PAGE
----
This Warehouse From 1912 Is Better Than Most Modern Ones

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In 1914, Joseph and Henry Bimm of Dayton, Ohio opened the Bimm Fireproof Warehouse. Aside from such luxurious amenities as electric lighting, a temperature-controlled piano room and a burglar-proof vault, the Bimm brothers’ warehouse was famously billed as “absolutely fireproof”.

Today, warehouses haven’t exactly lived up to that one’s reputation.

This past April, a three-alarm fire broke out at a storage facility in Brooklyn. While the cause has not been determined, it is reasonable to believe that at least some of the stuff being stored inside the warehouse was flammable. Yet Fire Engineering tells us that “fire officials performed an exterior attack because of the structural (in)stability of the building.” In other words, they saw reason to believe the building might not survive the fire intact. Smart move, as the Bronx Times tells us the fire chief later confirmed that “the side of the warehouse collapsed from the fire.”

Damon Winter/The New York Times

In another Brooklyn warehouse incident, this one in 2015, an initial fire set off the sprinklers, dousing the flames. The bad news was that firefighters had to take the sprinkler system off line since sprinkler heads have to be replaced after discharging water. This meant they were out of commission when a second fire began to spread. The material stored in the warehouse consisted largely of sensitive documents: “medical records, court transcripts, lawyers’ letters, sonograms, bank checks and more” from the state court system, the city’s Administration for Children’s Services and the Health and Hospitals Corporation and several local hospitals.

These documents, containing identifying information on countless thousands of people, ended up being strewn all over the neighborhood and the waterfront as that warehouse began to crumble.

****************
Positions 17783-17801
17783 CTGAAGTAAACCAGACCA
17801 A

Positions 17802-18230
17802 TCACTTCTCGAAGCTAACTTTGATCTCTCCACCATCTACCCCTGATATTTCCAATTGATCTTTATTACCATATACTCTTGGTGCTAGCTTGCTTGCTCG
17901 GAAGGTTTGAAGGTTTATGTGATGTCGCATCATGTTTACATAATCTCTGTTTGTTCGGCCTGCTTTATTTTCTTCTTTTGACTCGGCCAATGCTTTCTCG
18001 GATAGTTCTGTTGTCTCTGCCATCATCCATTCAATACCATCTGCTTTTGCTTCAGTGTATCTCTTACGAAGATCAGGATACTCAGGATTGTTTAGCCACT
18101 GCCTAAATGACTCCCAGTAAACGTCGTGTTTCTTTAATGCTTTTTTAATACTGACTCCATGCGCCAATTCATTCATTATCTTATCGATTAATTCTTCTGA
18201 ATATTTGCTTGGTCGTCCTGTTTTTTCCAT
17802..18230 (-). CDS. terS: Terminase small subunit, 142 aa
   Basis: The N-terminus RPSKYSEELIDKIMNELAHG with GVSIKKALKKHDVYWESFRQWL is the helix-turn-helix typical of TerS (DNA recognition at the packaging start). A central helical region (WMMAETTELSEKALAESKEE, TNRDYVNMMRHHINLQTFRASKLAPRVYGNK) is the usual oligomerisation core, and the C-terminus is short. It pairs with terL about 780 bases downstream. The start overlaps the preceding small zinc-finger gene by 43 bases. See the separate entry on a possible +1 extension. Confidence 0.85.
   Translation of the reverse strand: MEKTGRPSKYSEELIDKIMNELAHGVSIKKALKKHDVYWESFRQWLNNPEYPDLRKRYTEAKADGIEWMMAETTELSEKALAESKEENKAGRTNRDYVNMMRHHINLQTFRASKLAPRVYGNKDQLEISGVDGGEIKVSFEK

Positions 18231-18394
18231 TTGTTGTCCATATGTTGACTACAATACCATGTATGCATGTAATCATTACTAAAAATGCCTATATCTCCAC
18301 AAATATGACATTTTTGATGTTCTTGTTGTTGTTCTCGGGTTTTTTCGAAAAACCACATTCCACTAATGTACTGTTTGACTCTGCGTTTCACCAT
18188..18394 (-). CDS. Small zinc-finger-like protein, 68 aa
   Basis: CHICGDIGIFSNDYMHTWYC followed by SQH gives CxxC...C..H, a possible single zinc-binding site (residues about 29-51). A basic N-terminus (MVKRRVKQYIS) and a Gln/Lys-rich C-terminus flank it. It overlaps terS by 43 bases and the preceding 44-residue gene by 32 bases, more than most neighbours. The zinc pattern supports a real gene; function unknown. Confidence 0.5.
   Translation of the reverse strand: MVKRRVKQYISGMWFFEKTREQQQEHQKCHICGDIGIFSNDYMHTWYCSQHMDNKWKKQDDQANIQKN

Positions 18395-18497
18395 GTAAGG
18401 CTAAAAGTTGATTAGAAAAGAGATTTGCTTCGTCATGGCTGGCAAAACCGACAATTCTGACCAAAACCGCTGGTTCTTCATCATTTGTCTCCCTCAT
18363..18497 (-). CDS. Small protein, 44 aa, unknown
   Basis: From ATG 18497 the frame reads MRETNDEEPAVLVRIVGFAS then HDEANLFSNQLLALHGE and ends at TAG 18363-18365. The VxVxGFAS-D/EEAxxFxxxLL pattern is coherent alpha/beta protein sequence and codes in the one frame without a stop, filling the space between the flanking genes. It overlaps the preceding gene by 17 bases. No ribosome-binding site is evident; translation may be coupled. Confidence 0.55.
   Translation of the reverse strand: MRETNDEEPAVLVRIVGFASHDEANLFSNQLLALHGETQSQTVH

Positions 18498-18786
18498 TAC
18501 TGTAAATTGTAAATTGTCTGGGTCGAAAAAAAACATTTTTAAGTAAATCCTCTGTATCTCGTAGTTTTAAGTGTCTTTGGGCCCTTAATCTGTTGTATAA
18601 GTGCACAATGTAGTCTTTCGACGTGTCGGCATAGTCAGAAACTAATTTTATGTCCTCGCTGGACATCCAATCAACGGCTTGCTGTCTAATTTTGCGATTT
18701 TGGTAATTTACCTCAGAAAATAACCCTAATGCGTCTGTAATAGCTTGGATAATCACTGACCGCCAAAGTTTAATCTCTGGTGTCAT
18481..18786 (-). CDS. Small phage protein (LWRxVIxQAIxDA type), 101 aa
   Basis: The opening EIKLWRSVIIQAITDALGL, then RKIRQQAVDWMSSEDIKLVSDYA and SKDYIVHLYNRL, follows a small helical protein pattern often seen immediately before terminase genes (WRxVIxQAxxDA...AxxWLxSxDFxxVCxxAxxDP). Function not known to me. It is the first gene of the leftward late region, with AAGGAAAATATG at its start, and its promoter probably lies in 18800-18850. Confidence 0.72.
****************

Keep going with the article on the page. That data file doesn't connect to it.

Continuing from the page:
Finally, in a most ironic twist, a Northern California man lost a mountain of valuables hours after moving them from his home to a nearby warehouse. In August 2016, the Clayton Fire was spreading fast across dry, grassy Lake County, a hundred miles north of San Francisco. Lower Lake resident Marc Giberson saw his home was in danger and made the quick decision to evacuate, taking his girlfriend and her dogs away in his pickup, which he piled high with valuable musical memorabilia, including his late musician father’s record collection and his grandfather’s saxophone. With a friend and a bulldozer, he was able to save his home, but the fire swept through town and destroyed dozens of buildings – including, yes, that warehouse.

As the San Francisco Gate reports, “the fire destroyed a huge collection of historic memorabilia that (Giberson) was hoping to one day donate to the Lower Lake Schoolhouse Museum, for which he serves as a board member. He also lost a mini modified race car and four vintage cars, including a 1923 Studebaker, which was used as a parade car in the 150-year anniversary of Lake County…

Even worse, though, was the saxophone, music collection and awards once owned by his late grandfather, Freddy Christian, a former big-band leader who once played for John Philip Sousa.”